KISSIMMEE - In what could bring him one step closer to becoming a world boxing champion, Orlando Cruz prepares to face opponent Jorge Pazos on Friday just days after announcing that he was gay, the first active fighter in the macho sport to openly discuss his sexual orientation.
Cruz, 31, a featherweight currently ranked fourth by the World Boxing Organization (WBO), likes to mix his training session with bit of salsa dancing as he prepares for his fight in Kissimmee, Florida on Oct. 19.
Cruz (18-4, 9KOs), was born in San Juan, Puerto Rico, a Caribbean island usually unfriendly to the idea of homosexuality. He said it had been a difficult and long journey to reach the decision to finally come out.
"It's been a long time since I've been dealing with this - twelve years," the charismatic boxer told Reuters.
"I moved to New York four years ago where I underwent psychological therapy with professionals to mentally and physically prepare for this step, so important in my life, and I'm very happy."
Once seen as one of the last bastions of homophobia, athletes from a whole of range of sports have announced in recent years they were gay, but no active boxers have come out, until Cruz.
He said he had been stunned by the amount of support he has received from other professional fighters after initially being filled with anxiety about how people would react.
But an intense desire to live an authentic life compelled him to make the announcement.
"The only thing I want is to be respected. I'm an athlete," he said, exuding confidence moments after his workout to popular salsa tunes.
"I'm a professional and my personal life should not matter to anyone."
Cruz said he began boxing at the age of seven after being captivated by the way Muhammad Ali moved in the ring.
"Muhammad Ali and I, we're very similar. We have the same motion in the ring," said Cruz.
"We have the same move, the same show. 'This is my ring! It's my show! It's my time!' That's Muhammad Ali. I love him!"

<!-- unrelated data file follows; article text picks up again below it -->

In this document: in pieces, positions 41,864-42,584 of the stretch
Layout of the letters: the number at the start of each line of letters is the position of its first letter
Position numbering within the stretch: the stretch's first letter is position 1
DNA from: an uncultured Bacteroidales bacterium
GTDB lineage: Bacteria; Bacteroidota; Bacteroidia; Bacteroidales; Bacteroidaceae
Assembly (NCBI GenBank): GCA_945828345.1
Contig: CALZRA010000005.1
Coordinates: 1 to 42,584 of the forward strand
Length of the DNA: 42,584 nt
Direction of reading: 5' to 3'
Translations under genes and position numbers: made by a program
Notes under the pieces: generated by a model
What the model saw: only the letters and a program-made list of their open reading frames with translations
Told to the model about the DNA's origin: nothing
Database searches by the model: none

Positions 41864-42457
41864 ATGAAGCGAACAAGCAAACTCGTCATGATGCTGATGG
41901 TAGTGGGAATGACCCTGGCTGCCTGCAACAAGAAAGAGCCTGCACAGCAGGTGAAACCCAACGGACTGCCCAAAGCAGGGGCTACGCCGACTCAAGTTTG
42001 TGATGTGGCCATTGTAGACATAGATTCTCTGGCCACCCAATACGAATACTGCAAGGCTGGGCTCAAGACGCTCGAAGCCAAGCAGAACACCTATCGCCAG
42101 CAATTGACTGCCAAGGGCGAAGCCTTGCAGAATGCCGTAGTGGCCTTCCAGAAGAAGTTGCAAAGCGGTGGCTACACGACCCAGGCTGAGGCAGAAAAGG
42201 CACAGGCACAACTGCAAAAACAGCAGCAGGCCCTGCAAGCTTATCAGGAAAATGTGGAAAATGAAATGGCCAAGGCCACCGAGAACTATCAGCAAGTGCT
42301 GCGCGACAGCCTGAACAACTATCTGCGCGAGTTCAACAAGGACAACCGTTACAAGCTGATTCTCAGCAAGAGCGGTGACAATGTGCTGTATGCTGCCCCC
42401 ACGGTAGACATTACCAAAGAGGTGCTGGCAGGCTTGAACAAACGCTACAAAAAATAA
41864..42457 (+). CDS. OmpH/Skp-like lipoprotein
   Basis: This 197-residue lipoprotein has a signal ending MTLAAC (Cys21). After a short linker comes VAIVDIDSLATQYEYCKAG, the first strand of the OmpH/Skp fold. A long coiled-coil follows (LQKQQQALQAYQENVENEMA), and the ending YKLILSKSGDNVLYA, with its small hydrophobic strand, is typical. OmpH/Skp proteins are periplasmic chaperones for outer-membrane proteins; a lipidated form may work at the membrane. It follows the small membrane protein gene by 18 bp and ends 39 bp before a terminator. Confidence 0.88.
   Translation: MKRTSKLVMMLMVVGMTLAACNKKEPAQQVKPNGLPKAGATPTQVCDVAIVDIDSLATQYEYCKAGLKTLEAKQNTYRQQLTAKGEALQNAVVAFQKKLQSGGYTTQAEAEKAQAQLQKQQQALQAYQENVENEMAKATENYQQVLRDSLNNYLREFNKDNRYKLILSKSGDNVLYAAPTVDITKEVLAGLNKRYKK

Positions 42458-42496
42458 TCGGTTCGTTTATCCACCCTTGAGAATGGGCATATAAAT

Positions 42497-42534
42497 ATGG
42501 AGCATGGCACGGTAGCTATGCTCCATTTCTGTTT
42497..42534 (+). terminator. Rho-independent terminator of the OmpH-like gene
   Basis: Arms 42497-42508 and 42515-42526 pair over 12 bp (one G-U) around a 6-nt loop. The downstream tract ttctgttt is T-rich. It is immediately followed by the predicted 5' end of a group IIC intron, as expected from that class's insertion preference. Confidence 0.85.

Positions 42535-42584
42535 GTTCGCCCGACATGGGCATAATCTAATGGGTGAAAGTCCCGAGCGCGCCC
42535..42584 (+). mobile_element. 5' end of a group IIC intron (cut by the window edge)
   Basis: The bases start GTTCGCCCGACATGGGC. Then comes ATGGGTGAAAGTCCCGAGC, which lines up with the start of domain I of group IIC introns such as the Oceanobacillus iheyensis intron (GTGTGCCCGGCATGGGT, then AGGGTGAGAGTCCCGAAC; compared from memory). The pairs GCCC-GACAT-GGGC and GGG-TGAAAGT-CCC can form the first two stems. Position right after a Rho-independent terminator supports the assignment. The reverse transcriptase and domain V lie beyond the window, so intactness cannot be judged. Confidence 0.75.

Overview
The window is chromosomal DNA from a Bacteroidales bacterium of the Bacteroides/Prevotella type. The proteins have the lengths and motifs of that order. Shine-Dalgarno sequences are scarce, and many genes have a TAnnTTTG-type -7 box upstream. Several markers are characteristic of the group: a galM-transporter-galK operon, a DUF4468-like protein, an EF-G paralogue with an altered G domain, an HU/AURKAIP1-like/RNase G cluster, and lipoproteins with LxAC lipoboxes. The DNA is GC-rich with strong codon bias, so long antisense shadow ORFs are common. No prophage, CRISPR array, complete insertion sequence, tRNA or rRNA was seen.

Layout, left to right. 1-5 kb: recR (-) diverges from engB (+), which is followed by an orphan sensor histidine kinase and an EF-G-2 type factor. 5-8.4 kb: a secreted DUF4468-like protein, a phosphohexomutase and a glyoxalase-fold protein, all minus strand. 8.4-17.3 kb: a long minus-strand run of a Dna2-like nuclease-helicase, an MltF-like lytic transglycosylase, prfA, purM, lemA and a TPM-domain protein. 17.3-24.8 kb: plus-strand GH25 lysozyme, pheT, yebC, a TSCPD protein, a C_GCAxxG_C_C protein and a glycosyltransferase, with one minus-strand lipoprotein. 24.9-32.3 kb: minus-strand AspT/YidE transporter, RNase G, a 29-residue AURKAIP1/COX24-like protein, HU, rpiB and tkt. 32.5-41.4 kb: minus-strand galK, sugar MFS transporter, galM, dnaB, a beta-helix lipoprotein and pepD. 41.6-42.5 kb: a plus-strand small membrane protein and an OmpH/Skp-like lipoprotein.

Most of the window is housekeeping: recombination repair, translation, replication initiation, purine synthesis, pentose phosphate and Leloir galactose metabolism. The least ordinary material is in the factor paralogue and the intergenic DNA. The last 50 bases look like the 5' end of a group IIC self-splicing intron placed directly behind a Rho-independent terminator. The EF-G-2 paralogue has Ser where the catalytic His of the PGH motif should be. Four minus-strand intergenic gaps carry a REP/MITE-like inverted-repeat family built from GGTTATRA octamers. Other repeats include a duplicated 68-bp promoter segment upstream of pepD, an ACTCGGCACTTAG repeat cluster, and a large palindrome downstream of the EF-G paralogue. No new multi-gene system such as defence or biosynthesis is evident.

Domiga Torres Rivera, Cruz's mother, recalled the moment, several years ago, when her son held her hands tight and said "Mom we need to talk" and had difficulty uttering the words: "I'm gay."
"For a mother, it's very tough to hear that," she said.
"But it's your own blood and there's no question that you will love them and support them, not shun them. We can't force our children to be who they're not."
Cruz said he was now ready to move on with his life and focus on the road to the world title. He was ambitious and determined to make it to the top and said his next bout was a key step in that direction.
"I will do it with ease. I respect my opponent, but he is just a stepping stone to me. I cannot wait to hear the sound of that bell," said Cruz wiping the sweat off his forehead with his glove and shuffling his feet to salsa during a workout break at his training facility in Kissimmee.
Mexican fighter Jorge Pazos, (20-4, 13 KO) said he was more focused on his opponent's fighting style than his sexual orientation.
"I don't care because that's something personal," said Pazos. "I know he's a great boxer in the ring so that's what I'm focused on."